A celebration for elephants
Alyssa Branch | Contributing Writer
National Elephant Appreciation Day promotes the understanding and admiration of these beloved giants. Every year on Sept. 22, people can come together to observe the beauty and importance of elephants. The holiday was founded in 1996 by Wayne Hepburn, who became fascinated by the animal after his daughter gifted him a paperweight elephant. Despite its insignificant origins, the holiday still provides a day to bring conservation to awareness.
Elephants are elegant creatures spanning the plains and jungles of Africa and Asia. They are highly intelligent, social animals and extremely important to the forests and ecosystems surrounding them. These giant creatures maintain ecosystems for other species, manage composition and density by creating clearings and reducing bush cover, and distribute seeds throughout forests – being responsible for nearly a third of Africa’s trees.
The biggest and most commonly known threat to elephants and many other species of Africa and Asia, is poaching. Elephants are poached for their highly valued ivory tusks, which are used for fancy artwork, ornaments and jewelry. Nearly 8 percent of the elephant population is poached per year in Africa. With only 415,000 remaining and the advances in poaching (automatic weapons, motorized vehicles and airplanes) elephants are more at risk than ever.
Other threats to the species include human settlement and habitat loss. Farmlands are destroyed by roaming elephants, instead of taking action to repel the giants they are shot on the spot. Palm oil is also a huge threat in Asia and the islands surrounding it, not only to elephants but numerous other species as well. Despite the reserves, land is cleared illegally for palm oil plantations, reducing habitat for many animals.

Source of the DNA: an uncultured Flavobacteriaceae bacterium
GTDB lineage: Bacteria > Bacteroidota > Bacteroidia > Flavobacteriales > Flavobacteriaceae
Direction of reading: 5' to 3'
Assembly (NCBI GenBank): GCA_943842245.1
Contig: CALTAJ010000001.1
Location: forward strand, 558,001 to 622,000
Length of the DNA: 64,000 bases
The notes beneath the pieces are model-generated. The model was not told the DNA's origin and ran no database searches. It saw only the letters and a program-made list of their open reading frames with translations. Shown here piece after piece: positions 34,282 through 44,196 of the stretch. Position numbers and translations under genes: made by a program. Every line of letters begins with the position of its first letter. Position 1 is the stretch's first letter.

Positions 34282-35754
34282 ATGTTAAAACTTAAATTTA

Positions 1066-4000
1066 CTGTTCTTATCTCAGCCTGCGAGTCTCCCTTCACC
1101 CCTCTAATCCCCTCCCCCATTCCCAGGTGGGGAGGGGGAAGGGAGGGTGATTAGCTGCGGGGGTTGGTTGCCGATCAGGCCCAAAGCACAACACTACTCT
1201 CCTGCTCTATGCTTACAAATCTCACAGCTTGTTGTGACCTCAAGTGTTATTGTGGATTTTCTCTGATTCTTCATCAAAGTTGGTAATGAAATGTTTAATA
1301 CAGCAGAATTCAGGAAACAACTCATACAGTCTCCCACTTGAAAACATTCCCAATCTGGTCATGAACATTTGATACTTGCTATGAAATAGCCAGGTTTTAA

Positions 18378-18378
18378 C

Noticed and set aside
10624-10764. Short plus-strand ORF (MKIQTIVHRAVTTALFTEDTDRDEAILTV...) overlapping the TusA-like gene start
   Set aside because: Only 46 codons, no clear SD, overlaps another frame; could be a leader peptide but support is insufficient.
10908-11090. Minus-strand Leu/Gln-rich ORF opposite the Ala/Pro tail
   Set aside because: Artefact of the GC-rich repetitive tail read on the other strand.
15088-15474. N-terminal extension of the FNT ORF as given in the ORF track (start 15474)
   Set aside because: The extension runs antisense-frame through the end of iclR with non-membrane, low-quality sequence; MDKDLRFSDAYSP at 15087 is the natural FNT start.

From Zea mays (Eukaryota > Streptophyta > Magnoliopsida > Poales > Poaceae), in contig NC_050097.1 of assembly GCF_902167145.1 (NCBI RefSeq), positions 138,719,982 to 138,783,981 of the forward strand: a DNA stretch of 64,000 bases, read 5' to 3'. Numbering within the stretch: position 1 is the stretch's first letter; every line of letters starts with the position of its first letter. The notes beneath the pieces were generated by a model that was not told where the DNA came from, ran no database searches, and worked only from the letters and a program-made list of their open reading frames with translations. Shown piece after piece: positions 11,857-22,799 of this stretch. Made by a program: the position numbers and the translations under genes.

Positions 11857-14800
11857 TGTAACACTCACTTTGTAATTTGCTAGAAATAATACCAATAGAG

After half of the elephant population was lost to poaching in the 1980s, the numbers plateaued between 470,000 and 690,000 until the late 2000s when the demand for ivory intensified in China. “Between 2002 and 2011 Maisels et al (2013) estimate that the world’s forest elephant population was reduced by 62 percent” and “research estimates that the number of elephants killed for their ivory between 2010 and 2012 was 100,000.” The wholesale price of raw ivory in China reached a dollar price of 2,100 per kilogram.
There are various organizations supporting conservation for the elephants and other endangered or vulnerable species. The most common way of showing support is donating or “adopting an elephant.” It may feel pointless to spend money on conservation but every dollar goes to aiding the people responsible for the preservation of these animals. These organizations help reduce conflict between people and elephants, strengthen anti poaching initiatives, protect habitats and stop illegal ivory trade.
To show support for the elephants on this national day you can donate to help the sustainability of this meaningful species, spread the importance of supporting this movement and visit the zoo to admire and honor these animals. Unfortunately our Norfolk Zoo recently moved the long term residents, “the Golden Girls” — Lisa and Cita, but their memory still lives there along with numerous photos and artwork done by the elephants themselves.